Hopp, Faith P; Trzcinski, Eileen; Roth, Roxanne; Deremo, Dorothy; Fonger, Evan; Chiv, Sokchay; Paletta, Michael


    This research project evaluated cost outcomes for patients in the @HOMe Support program, a novel interdisciplinary home-based program for patients and caregivers facing advanced illness drawing on the Chronic Care Model. Cost analysis involved paired sample t-tests to examine pre-post differences in health care expenditures obtained from Health Maintenance Organization (HMO) claims data for program participants. Average 6-month costs per month significantly declined for patients older than 65 years of age from 1 HMO (US$9300-US$5900, P = .001). Evaluation of the second HMO showed that patients less than 65 years of age with lower preentry costs (costs (US$18 787-US$13 781, P = .08). Study findings suggest @HOMe Support is associated with reductions in the use and cost for most health services over time. © The Author(s) 2014.

  6. Illness-induced changes in thyroid hormone metabolism: focus on the tissue level

    NARCIS (Netherlands)

    Kwakkel, J.; Fliers, E.; Boelen, A.


    During illness changes in thyroid hormone metabolism occur, collectively known as the non-thyroidal illness syndrome (NTIS). NTIS is characterised by low serum thyroid hormone levels without the expected rise in serum thyroid-stimulating hormone, indicating a major change in thyroid hormone feedback

  7. Advances in Biomarkers in Critical Ill Polytrauma Patients. (United States)

    Papurica, Marius; Rogobete, Alexandru F; Sandesc, Dorel; Dumache, Raluca; Cradigati, Carmen A; Sarandan, Mirela; Nartita, Radu; Popovici, Sonia E; Bedreag, Ovidiu H


    The complexity of the cases of critically ill polytrauma patients is given by both the primary, as well as the secondary, post-traumatic injuries. The severe injuries of organ systems, the major biochemical and physiological disequilibrium, and the molecular chaos lead to a high rate of morbidity and mortality in this type of patient. The 'gold goal' in the intensive therapy of such patients resides in the continuous evaluation and monitoring of their clinical status. Moreover, optimizing the therapy based on the expression of certain biomarkers with high specificity and sensitivity is extremely important because of the clinical course of the critically ill polytrauma patient. In this paper we wish to summarize the recent studies of biomarkers useful for the intensive care unit (ICU) physician. For this study the available literature on specific databases such as PubMed and Scopus was thoroughly analyzed. Each article was carefully reviewed and useful information for this study extracted. The keywords used to select the relevant articles were "sepsis biomarker", "traumatic brain injury biomarker" "spinal cord injury biomarker", "inflammation biomarker", "microRNAs biomarker", "trauma biomarker", and "critically ill patients". For this study to be carried out 556 original type articles were analyzed, as well as case reports and reviews. For this review, 89 articles with relevant topics for the present paper were selected. The critically ill polytrauma patient, because of the clinical complexity the case presents with, needs a series of evaluations and specific monitoring. Recent studies show a series of either tissue-specific or circulating biomarkers that are useful in the clinical status evaluation of these patients. The biomarkers existing today, with regard to the critically ill polytrauma patient, can bring a significant contribution to increasing the survival rate, by adapting the therapy according to their expressions. Nevertheless, the necessity remains to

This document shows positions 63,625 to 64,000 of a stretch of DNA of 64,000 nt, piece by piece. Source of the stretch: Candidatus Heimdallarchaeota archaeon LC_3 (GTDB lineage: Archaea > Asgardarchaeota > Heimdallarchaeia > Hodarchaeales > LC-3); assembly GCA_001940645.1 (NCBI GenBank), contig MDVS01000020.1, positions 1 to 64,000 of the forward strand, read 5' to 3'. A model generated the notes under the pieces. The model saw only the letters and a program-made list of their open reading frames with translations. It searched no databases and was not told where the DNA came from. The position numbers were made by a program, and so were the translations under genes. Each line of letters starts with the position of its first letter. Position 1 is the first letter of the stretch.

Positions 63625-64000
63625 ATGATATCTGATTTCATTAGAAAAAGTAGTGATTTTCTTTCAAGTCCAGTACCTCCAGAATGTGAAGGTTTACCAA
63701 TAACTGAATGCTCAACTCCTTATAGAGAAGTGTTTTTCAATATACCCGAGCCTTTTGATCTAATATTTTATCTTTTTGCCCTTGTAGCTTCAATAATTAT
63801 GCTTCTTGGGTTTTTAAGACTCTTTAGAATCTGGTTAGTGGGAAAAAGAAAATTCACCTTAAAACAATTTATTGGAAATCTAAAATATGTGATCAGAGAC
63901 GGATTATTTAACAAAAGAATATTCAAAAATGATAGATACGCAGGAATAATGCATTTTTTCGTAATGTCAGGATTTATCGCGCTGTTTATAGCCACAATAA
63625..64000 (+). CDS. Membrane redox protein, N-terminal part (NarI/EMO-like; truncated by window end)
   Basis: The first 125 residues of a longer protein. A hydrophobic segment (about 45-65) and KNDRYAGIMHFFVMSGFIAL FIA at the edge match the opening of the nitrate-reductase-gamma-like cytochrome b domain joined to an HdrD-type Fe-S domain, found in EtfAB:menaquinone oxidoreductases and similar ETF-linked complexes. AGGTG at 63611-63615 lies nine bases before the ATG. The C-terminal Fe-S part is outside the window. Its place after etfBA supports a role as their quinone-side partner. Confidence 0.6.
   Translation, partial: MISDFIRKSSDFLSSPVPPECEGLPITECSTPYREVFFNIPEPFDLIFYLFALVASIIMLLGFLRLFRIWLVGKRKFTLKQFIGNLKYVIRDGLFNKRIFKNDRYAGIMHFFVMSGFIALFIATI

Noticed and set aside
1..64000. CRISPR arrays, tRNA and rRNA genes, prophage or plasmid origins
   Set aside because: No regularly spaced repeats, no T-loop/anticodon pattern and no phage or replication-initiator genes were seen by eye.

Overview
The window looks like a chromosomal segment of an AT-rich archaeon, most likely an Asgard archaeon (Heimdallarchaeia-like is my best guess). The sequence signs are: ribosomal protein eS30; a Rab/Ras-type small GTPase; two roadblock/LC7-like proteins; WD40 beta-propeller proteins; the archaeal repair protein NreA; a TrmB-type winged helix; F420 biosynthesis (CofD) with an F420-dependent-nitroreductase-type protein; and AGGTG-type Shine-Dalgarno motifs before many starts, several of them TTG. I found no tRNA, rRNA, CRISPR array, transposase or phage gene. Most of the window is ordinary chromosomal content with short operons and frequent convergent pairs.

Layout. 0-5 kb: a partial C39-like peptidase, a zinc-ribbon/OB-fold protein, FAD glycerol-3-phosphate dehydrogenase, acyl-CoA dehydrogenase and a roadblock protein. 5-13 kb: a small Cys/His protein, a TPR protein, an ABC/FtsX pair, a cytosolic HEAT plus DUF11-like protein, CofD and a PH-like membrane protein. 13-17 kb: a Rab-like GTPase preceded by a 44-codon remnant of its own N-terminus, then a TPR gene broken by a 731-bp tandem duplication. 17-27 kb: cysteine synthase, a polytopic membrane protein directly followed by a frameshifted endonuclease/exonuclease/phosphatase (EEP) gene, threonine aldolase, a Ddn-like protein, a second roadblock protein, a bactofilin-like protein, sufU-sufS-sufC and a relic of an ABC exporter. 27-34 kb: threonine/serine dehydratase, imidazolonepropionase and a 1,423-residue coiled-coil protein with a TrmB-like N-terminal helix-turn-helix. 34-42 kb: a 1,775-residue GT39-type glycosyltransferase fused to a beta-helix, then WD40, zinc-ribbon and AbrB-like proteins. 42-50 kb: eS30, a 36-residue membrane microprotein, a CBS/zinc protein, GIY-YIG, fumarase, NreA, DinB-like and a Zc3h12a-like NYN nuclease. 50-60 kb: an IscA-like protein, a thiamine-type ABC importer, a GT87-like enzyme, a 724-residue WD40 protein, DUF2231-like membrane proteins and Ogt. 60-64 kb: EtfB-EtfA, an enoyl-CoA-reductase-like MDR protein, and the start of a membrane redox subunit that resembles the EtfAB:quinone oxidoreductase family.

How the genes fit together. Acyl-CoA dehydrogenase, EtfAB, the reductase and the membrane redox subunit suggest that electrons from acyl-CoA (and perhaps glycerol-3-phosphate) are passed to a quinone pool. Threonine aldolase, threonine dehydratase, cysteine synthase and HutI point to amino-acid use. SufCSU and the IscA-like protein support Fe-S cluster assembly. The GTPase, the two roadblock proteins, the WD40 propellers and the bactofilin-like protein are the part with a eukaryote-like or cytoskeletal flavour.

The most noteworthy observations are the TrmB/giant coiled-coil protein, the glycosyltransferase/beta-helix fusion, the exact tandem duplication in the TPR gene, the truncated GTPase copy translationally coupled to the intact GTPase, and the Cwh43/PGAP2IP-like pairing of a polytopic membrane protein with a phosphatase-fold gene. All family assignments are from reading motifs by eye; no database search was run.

8. Mental Illness and Mental Healthcare Receipt among Hospitalized Veterans with Serious Physical Illnesses. (United States)

    Garrido, Melissa M; Prigerson, Holly G; Neupane, Suvam; Penrod, Joan D; Johnson, Christopher E; Boockvar, Kenneth S


    Psychosocial distress among patients with limited life expectancy influences treatment decisions, treatment adherence, and physical health. Veterans may be at elevated risk of psychosocial distress at the end of life, and understanding their mental healthcare needs may help identify hospitalized patients to whom psychiatric services should be targeted. To examine mental illness prevalence and mental health treatment rates among a national sample of hospitalized veterans with serious physical illnesses. Design, Subjects, and Measurements: This was a retrospective study of 11,286 veterans hospitalized in a Veterans Health Administration acute care facility in fiscal year 2011 with diagnoses of advanced cancer, congestive heart failure, chronic obstructive pulmonary disease, and/or advanced HIV/AIDS. Prevalent and incident mental illness diagnoses during and before hospitalization and rates of psychotherapy and psychotropic use among patients with incident depression and anxiety were measured. At least one-quarter of the patients in our sample had a mental illness or substance use disorder. The most common diagnoses at hospitalization were depression (11.4%), followed by alcohol abuse or dependence (5.5%), and post-traumatic stress disorder (4.9%). Of the 831 patients with incident past-year depression and 258 with incident past-year anxiety, nearly two-thirds received at least some psychotherapy or guideline-concordant medication within 90 days of diagnosis. Of 191 patients with incident depression and 47 with incident anxiety at time of hospitalization, fewer than half received mental healthcare before discharge. Many veterans hospitalized with serious physical illnesses have comorbid mental illnesses and may benefit from depression and anxiety treatment.

  9. Cost of Medical Care of Patients with Advanced Serious Illness in Singapore (COMPASS): prospective cohort study protocol. (United States)